Australasian Science: Australia's authority on science since 1938

Fainting Is Genetic

By Stephen Luntz

Clues have been found to the genetic basis for fainting, with the gene that controls the tendency located in at least one family.

A tendency to briefly lose consciousness sometimes runs in families, but there has been some debate over whether this is genetic or environmental.

“Our study strengthens the evidence that fainting may be commonly genetic,” says Prof Samuel Berkovic of the University of Melbourne’s Department of Medicine. “Our hope is to uncover the mystery of this phenomenon so that we can recognise the risk or reduce the occurrence.”

After interviewing members of 44 fainting families, Berkovic’s team identified six where the frequency was high enough to suggest a single genetic trigger. The largest family had 30 members prone to fainting.

Family members who suffer from fainting had differences in the 15q26 area of chromosome 15. There were signs that the same area may be significant in some, although not all, of the other families that took part.

While Berkovic found that a single gene may be responsible for whether a person is prone to fainting, triggers appear to vary. While some people faint at the sight of blood, others are set off by prolonged standing or emotional conflict. “We don’t know what determines the triggers,” Berkovic says. “There are some things that suggest some heritability in triggers, but we didn’t dig deeply.”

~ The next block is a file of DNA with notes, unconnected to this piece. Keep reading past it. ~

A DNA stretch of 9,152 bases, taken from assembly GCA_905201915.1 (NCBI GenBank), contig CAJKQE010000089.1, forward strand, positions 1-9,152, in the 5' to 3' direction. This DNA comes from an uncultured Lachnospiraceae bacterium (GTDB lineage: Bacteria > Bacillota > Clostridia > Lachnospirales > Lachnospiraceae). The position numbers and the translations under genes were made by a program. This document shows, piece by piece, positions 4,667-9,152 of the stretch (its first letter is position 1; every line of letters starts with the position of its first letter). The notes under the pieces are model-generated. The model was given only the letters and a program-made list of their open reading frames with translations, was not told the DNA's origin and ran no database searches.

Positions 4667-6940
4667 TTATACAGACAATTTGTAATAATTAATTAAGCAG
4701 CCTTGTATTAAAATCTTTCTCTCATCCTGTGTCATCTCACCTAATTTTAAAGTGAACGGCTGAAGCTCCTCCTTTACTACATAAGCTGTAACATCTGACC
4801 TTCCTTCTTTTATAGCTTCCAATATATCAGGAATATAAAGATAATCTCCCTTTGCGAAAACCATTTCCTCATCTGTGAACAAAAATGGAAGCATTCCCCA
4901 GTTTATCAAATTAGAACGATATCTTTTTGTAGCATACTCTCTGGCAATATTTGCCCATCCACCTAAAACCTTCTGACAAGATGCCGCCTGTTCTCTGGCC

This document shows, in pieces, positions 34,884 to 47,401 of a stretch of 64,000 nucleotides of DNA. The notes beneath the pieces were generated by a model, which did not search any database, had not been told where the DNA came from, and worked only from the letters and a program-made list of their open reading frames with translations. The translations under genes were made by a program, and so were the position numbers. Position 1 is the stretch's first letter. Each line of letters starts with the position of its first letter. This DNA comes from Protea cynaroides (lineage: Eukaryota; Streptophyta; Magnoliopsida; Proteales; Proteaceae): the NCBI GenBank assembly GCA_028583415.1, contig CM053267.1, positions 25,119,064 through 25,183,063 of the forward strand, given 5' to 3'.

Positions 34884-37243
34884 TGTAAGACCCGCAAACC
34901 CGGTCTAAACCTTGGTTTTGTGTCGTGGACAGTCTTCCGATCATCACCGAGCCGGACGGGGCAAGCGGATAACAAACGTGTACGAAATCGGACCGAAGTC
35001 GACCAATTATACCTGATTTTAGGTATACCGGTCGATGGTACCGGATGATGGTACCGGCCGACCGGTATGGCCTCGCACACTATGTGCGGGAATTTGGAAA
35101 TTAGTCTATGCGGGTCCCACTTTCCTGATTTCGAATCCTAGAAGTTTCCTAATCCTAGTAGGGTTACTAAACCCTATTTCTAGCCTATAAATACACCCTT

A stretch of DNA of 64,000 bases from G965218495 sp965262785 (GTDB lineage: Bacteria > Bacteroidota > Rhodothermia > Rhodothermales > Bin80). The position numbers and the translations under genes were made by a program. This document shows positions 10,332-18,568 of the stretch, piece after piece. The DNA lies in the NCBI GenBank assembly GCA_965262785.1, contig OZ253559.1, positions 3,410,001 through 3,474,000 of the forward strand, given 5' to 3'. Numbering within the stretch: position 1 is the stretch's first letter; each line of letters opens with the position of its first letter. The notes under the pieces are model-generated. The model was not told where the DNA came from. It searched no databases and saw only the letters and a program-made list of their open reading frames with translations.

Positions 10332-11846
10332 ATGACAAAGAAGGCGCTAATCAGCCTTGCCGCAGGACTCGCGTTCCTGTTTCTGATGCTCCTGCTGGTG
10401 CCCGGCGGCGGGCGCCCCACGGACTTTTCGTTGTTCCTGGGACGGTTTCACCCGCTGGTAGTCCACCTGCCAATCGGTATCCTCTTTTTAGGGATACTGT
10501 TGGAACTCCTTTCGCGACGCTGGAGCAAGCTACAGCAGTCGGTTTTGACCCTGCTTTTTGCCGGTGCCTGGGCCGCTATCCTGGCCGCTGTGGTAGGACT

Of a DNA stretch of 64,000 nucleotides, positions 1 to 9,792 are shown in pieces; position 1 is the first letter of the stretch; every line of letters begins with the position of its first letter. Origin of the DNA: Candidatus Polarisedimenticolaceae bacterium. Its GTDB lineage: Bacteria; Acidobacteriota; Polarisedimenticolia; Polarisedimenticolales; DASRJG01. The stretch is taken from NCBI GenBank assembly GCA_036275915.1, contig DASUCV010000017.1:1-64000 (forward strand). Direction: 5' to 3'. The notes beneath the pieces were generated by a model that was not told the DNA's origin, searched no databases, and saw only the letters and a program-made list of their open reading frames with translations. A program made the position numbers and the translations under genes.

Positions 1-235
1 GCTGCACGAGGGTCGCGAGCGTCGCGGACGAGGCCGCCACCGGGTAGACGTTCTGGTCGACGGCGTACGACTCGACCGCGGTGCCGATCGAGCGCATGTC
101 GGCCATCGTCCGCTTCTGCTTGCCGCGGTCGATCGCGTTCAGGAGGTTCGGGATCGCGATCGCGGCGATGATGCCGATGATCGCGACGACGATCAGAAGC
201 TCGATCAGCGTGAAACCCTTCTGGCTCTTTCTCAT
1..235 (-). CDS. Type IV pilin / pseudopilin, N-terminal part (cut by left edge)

As with the heavily studied BRCA breast cancer mutations, Berkovic says it is likely that most people who faint do not have the single dominant form of the gene responsible in this family. However, these cases could provide a starting point for wider research.

“The major danger with vasovagal fainting – the sort triggered by emotion – is of an accident, but there are a minority of cases where it is so common it can be socially disabling,” says Berkovic. “There are other forms of fainting where it is triggered by problems in the beat or structure of the heart and points to something seriously wrong.”

Drugs exist for the most frequent fainters, but Berkovic says they are “not very good”. Identification of the genes involved could ultimately lead to better medication for the chemical pathways, but in the meantime Berkovic says those who are found to be prone to fainting should avoid known triggers and keep well hydrated.